It was disturbing to learn that a judge has dismissed the suit by the Southeast Louisiana Flood Protection Authority-East for compensation from oil and gas companies because of damages to our coast that occurred during their exploration and development. The law may give them the right to do their work under permits, but it appears that most of those permits required leaving the lands and wetlands they explored in good condition when finished that would not deteriorate the Louisiana coast.
Many permits in the past required the acquirer to restore that land to its condition that existed before the exploration and/or production began. That would require damming up canals dug and restoring other changes made in waterways and the way our coast operated.
This was not done to any great extent in the past. We have seen unprotected canals that were dug for oil production opening up the wetlands and contributing to our deteriorating coast that now exists without any correction after the work was finished.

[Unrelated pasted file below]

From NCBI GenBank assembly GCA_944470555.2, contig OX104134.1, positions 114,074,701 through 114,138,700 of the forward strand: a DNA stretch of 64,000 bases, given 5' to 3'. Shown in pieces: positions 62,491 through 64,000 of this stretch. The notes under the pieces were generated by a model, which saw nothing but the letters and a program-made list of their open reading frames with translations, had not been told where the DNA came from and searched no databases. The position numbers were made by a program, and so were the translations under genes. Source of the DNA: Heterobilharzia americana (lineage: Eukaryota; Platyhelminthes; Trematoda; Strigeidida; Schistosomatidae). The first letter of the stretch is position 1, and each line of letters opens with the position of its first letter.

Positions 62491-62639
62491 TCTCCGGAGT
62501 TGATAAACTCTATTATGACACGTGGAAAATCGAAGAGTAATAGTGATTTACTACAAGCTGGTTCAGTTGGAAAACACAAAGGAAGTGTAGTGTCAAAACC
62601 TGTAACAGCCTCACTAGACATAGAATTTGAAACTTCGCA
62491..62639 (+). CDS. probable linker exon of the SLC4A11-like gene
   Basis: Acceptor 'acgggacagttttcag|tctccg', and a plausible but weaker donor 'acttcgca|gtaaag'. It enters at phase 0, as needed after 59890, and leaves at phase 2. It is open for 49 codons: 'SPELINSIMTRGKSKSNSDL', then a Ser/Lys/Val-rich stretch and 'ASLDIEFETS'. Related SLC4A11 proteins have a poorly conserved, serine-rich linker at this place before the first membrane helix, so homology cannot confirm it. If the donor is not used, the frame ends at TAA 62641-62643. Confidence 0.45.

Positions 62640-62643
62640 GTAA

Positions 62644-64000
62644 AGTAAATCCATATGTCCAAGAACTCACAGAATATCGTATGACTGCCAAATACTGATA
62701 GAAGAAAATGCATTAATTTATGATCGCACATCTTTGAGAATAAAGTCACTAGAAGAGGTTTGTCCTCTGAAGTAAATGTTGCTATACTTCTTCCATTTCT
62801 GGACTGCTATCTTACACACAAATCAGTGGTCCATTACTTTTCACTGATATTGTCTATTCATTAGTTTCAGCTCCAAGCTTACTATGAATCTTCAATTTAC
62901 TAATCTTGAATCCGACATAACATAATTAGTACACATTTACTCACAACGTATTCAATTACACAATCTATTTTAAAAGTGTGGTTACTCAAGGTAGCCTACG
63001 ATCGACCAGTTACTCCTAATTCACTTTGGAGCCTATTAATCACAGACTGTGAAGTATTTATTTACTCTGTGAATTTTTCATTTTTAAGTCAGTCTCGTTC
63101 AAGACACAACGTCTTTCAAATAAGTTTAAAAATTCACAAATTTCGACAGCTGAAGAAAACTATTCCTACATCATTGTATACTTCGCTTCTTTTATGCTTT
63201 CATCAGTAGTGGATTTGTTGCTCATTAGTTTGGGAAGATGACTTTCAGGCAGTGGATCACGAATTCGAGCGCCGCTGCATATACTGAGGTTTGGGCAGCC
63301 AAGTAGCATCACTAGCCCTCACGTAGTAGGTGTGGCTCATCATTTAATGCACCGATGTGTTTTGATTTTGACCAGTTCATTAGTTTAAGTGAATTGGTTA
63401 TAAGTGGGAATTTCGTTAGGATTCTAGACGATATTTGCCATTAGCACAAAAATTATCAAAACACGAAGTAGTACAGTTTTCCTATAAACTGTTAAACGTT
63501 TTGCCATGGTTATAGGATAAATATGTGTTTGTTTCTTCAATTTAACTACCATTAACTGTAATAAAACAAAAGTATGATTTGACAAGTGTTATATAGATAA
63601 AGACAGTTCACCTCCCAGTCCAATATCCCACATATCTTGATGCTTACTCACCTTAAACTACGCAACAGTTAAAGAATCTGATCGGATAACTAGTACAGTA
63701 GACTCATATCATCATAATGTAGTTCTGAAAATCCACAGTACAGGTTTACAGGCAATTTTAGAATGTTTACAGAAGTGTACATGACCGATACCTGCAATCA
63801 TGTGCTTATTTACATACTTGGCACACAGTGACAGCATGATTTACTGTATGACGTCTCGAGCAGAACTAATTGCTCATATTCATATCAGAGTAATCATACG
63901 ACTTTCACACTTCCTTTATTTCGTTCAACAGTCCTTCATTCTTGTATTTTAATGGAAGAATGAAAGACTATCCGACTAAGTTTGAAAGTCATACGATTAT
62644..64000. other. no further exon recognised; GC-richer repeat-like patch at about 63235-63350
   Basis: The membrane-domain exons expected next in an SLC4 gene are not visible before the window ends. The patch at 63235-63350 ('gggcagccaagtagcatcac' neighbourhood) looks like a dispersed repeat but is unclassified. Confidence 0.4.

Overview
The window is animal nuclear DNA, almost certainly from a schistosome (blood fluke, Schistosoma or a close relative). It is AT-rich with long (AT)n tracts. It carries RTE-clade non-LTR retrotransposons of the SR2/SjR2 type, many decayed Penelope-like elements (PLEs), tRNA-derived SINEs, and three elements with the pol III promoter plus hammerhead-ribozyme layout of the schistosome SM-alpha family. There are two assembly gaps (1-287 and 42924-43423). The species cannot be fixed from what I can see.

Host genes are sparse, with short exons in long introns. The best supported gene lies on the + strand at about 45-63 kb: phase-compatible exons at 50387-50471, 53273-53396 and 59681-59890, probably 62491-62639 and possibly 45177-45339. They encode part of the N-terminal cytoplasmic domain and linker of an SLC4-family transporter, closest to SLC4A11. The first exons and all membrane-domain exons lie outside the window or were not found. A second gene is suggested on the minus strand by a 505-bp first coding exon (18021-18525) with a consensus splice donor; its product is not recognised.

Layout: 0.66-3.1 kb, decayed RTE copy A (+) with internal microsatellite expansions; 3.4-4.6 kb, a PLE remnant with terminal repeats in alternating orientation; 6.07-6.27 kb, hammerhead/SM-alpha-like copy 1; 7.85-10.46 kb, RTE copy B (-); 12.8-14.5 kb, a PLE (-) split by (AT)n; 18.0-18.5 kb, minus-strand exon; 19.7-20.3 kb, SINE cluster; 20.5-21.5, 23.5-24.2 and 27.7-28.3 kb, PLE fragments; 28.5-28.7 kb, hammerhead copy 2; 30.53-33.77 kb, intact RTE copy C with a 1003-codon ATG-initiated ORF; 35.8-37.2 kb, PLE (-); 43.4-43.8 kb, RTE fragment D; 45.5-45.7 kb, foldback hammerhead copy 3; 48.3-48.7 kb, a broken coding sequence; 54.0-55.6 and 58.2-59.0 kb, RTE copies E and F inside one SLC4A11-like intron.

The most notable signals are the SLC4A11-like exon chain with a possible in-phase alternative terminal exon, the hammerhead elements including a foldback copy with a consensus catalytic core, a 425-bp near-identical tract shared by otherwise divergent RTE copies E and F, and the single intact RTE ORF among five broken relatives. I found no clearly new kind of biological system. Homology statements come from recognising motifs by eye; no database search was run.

If the companies that did this are not responsible for fixing it, who is?
We need further lawsuits on this subject and at least some help from those companies which caused our coastal problems to help relieve them. That is one of our main ways in which restoration of our beloved coast in Louisiana can be restored.
It’s time our state take the lead in bringing harmony between the Gulf of Mexico and its shoreline so each will hold its own bounds and continue to produce two paradise areas that enrich living in many ways. And our lawmakers and courts should help us proceed to accomplish that purpose.